I’ve always been a fan of the Volkswagen Beetle, even before I was really even a car enthusiast — whatever that is.
The point is, it seems just about everyone is a fan of older VWs; car people, old people, young people, environmentalists, anarchists, techies… Whoever you are, however you identify, whatever you’re into, you probably wouldn’t say no to an old school Volkswagen. Eighty years on, the legacy of the Type 1 is alive and well.
So what makes these simple, ever-present, and quirky cars so timeless?
If you think I have an answer to that question, I don’t. Just like people, old Volkswagens are complex and dynamic creatures. There’s no one-size-fits-all solution to owning one, either, and that’s where my mind has been wandering as I look back on these photos from Old School Imports Hawaii’s impromptu meet from last winter.
I won’t pretend to have a deep involvement or a true understanding of the VW community, but from the outside looking in, it seems that a group present in all other automotive circles is missing here: the purist. Sure, there are those one-off examples — like the 800-mile Bahama Blue ’77 that Seinfeld recently purchased — that have been, and will continue to be preserved.
But whenever I’ve seen an group of Beetle owners together in one place with their cars, I can’t say I’ve ever seen a completely stock Type 1. Yet, looking at nearly any other make or model, it seems there is always a group that’s hell-bent on preserving them.
Let’s look at the extremes for a moment: Classic Ferraris, rare Porsches, Jaguars, and the like; there’s sort of a singular ‘accepted’ way to modify these cars, if you do at all. Moving down the spectrum, the American muscle car is an interesting group to consider. Some folks like ‘em stock, others go all-out on the modifications, and everyone gets along. You go to a car show, and you see a smattering of examples of Mustangs, Corvettes, and more in every imaginable guise.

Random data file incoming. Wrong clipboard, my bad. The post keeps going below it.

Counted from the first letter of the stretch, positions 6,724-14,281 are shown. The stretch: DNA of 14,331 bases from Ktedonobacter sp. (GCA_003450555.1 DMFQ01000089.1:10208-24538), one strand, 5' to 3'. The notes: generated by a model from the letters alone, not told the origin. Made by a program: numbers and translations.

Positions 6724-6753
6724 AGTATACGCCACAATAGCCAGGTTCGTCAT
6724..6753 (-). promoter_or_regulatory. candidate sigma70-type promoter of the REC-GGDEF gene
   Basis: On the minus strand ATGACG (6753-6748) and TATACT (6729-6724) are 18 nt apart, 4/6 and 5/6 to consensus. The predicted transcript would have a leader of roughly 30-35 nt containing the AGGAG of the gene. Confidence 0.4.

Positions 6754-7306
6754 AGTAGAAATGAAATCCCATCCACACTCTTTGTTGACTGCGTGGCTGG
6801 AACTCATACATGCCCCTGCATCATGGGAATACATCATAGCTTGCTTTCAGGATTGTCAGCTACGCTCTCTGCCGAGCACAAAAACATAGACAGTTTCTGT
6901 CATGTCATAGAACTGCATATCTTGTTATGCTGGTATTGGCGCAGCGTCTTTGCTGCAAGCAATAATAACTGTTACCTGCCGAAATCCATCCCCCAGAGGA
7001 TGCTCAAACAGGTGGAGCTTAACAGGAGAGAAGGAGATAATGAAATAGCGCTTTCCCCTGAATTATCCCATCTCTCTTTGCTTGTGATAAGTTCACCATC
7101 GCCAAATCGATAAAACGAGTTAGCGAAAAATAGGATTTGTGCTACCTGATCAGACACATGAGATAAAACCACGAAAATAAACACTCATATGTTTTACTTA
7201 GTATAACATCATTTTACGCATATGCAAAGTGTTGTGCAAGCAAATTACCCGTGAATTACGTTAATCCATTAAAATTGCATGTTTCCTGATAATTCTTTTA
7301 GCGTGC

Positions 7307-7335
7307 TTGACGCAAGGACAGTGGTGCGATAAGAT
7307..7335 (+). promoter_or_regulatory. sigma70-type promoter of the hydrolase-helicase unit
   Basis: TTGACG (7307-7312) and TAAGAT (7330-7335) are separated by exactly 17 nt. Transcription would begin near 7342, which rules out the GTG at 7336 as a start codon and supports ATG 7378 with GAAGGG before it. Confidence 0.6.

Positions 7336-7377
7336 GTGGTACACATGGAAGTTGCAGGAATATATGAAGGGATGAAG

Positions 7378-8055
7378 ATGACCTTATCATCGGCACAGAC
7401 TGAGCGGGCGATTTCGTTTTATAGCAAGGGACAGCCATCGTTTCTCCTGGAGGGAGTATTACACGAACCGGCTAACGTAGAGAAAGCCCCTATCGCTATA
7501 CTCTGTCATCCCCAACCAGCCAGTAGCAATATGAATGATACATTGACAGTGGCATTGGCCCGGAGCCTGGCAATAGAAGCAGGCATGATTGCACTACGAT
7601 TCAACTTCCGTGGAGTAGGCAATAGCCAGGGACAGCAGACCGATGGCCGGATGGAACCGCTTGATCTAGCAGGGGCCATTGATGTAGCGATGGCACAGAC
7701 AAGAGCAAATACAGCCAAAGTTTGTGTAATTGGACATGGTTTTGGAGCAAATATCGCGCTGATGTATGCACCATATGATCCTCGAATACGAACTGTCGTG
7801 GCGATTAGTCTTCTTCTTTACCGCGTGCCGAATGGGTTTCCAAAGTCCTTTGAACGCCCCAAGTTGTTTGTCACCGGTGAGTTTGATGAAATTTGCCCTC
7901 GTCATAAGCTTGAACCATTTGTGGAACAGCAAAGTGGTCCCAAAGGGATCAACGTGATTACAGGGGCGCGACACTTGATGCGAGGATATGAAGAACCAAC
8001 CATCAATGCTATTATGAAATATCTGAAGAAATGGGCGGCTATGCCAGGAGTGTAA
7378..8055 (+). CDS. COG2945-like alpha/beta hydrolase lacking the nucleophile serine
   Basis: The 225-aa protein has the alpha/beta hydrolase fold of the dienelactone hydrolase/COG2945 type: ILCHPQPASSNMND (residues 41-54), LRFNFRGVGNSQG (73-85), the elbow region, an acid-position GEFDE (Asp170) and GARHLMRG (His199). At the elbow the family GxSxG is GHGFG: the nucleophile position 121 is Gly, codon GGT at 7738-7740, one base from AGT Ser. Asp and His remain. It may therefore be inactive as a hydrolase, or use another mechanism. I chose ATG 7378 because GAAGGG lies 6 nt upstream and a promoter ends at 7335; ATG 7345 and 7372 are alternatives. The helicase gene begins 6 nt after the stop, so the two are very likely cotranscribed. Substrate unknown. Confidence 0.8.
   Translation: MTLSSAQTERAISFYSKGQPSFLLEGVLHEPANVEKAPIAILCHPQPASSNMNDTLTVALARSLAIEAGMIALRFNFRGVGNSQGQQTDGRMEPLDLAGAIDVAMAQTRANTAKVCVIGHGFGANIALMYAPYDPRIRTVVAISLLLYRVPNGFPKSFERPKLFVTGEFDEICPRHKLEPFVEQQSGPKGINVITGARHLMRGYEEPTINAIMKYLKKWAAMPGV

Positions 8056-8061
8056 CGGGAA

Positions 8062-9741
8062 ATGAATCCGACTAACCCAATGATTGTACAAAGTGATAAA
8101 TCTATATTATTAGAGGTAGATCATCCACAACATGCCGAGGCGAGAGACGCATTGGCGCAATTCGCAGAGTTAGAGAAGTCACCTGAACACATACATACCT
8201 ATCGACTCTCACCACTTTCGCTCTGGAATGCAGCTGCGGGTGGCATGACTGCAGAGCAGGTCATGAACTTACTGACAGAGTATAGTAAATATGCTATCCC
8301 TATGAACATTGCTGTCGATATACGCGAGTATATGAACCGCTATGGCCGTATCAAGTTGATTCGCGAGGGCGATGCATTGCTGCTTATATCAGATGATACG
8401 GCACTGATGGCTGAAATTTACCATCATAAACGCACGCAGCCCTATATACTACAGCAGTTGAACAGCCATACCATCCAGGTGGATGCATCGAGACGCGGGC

But when it comes to the Beetle, anything and everything is fair game to just about everyone. It is as if it’s actually a requirement that you put a personal spin on yours, and I love that.
This goes back decades and decades, helped by the fact that the Beetle never was an expensive car — that was the whole point, in fact. The widespread availability of the chassis just fueled the fire when the ‘California Look’ caught on as early as the ’60s and the cool outlaw-esque West Coast vibes became synonymous with the little cars.
Most aesthetics die a hard death, but not the ‘Cal Look’ one. And the Beetle certainly hasn’t, either. A car that will forever be seen in parking lots across the world, scrapping the ground, souped up, safari-style, wearing primer, rusted out, restored, rolling on Porsche wheels, with funky seats, a flower vase on the dashboard, or whatever suits your fancy.
A bit wonderful, isn’t it?
Trevor Yale Ryan
Additional Photos by Sara Ryan